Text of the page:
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Old 05-16-2012, 12:50 AM   #39
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I am presently using a Yamaha 25hp, 2 stroke outboard. I would like to purchase a new 15 hp, 2 stroke. Mainly the reason is weight. I am trying to lighted the chores for me and the admiral to launch the dinghy.
I like the Yamaha, but everywhere I look, they only show the 15hp engine as a 4 stroke. It's still 100 lbs. plus. Any suggestions?
When we went shopping for a new trolling motor for our 17' Arima fishing boat a couple of years ago I had hoped to get an 8hp, 2-stroke, longshaft Yamaha. All our outboards with the exception of the old 6hp Evinrude trolling motor on the Arima have been Yamahas and they have given us outstanding service.

But when I talked to the big Yamaha dealer in Seattle, Jacobsen Marine, they said that Yamaha no longer made 2-stroke engines for the North American market. Knowing this was coming, some dealers had stocked up on the most popular 2-stroke models. Jacobsen still had a number of the 8hp 2-strokes but they were all short shaft which we couldn't use.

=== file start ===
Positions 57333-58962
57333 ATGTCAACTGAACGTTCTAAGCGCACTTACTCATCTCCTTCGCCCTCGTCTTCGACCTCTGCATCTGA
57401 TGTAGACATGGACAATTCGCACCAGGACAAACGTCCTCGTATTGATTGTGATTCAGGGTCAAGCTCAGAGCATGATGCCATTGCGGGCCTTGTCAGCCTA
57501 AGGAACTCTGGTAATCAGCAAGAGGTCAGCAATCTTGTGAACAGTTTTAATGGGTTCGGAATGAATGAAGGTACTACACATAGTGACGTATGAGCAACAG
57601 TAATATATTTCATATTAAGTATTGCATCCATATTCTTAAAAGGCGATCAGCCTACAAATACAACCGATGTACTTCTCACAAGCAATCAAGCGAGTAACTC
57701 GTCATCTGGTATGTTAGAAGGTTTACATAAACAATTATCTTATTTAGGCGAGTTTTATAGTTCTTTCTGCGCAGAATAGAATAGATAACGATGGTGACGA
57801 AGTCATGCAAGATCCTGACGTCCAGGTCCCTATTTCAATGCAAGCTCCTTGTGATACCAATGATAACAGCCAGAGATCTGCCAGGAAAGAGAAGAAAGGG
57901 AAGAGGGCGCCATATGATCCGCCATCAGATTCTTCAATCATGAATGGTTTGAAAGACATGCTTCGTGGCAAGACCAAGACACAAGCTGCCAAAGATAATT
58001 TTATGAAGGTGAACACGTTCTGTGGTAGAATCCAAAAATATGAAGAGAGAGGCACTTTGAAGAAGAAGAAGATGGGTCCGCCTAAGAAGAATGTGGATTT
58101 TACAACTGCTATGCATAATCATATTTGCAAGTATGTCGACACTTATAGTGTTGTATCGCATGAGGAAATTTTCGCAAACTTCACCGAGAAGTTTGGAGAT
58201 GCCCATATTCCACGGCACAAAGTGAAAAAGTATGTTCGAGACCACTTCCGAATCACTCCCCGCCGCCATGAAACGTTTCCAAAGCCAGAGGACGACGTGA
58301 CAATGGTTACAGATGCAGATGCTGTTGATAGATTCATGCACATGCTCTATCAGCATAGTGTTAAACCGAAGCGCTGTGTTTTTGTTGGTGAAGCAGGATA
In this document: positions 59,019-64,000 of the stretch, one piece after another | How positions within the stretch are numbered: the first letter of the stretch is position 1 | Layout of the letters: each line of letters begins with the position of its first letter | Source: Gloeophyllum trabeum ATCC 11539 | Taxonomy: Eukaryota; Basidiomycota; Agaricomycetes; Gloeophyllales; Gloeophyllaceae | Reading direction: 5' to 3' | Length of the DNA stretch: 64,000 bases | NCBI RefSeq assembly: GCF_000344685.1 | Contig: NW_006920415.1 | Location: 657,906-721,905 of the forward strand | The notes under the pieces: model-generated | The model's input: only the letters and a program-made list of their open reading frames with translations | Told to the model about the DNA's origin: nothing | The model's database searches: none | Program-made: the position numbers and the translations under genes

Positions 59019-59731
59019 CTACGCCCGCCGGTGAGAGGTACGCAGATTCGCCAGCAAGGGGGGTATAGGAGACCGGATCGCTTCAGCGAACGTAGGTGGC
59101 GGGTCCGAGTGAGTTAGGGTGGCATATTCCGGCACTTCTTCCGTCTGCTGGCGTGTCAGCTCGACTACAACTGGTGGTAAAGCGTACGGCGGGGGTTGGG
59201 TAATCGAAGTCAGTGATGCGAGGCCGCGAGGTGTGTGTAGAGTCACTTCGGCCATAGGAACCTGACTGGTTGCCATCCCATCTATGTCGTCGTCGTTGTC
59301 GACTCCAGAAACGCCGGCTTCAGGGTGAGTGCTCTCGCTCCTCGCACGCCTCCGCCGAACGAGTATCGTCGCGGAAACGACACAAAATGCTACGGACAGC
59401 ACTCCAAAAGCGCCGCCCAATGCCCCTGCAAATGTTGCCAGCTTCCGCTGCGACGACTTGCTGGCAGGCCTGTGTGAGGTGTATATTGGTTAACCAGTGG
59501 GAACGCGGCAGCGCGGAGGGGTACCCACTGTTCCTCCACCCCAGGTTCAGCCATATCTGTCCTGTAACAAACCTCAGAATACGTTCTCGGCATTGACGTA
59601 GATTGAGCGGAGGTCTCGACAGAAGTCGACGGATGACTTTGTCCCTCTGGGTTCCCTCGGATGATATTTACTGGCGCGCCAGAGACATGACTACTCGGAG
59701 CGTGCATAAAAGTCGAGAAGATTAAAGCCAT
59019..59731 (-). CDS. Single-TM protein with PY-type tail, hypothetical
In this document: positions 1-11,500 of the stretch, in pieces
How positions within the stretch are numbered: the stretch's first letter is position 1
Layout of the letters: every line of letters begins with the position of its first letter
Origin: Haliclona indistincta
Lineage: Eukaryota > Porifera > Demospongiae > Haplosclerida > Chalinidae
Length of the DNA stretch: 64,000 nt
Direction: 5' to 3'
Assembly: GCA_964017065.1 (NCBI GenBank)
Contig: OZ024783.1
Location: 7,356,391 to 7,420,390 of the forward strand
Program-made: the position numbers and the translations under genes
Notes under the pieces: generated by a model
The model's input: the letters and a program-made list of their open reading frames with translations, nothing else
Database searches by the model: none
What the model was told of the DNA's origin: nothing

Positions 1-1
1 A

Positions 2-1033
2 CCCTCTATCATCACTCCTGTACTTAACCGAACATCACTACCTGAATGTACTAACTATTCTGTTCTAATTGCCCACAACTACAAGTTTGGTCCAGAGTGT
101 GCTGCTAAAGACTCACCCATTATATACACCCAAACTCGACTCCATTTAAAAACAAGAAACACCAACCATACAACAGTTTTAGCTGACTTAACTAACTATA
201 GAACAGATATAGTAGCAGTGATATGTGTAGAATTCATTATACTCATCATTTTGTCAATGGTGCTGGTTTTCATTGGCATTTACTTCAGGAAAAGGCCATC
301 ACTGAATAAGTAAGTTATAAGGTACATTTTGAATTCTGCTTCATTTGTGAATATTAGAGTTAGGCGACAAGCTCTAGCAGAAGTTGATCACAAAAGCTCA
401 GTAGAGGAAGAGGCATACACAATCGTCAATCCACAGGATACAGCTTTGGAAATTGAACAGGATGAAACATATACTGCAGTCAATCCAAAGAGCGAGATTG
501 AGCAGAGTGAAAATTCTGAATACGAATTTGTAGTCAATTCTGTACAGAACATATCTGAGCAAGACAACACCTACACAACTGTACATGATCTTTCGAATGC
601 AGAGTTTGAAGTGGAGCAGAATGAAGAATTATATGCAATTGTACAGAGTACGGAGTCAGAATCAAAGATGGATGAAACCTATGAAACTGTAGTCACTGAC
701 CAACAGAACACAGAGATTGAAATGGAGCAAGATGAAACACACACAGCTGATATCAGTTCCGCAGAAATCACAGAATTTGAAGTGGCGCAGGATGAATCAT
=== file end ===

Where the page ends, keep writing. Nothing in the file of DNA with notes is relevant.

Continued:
So we ended up buying a new Yamaha 6hp 4 stroke that has served us very well. But it's a bit heavier than we would have liked as the outboard mount on the the boat is designed for 2 stroke engines, not 4 stroke.

This was a couple of years ago so I imagine the stockpile of 2-strokes at Yamaha dealers is much smaller today or is gone altogether.

So your only option today if you really want a Yamaha 2-stroke is to buy used.
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Old 05-16-2012, 01:48 AM   #40
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Yea Marin,
I've got one of those 8hp 2 stroke Yamadog OBs and we like it.

Also have a 40 hp E-tech Evinrude. Burns a tiny bit more fuel than Art's 50 but it's seamless in it's performance. Lots of thrust w it's big propeller but it weighs in like a 4 stroke. It burns so little oil I tend to forget about it. Have'nt even run low though.

The 1st pic is of us at Sea Otter Sound ..... The 2nd is at Edna Bay....as far out west as you can find people living. We were on a run out to see our friend Ed on Marble Is. He has a Willard. Love those two stroke OBs.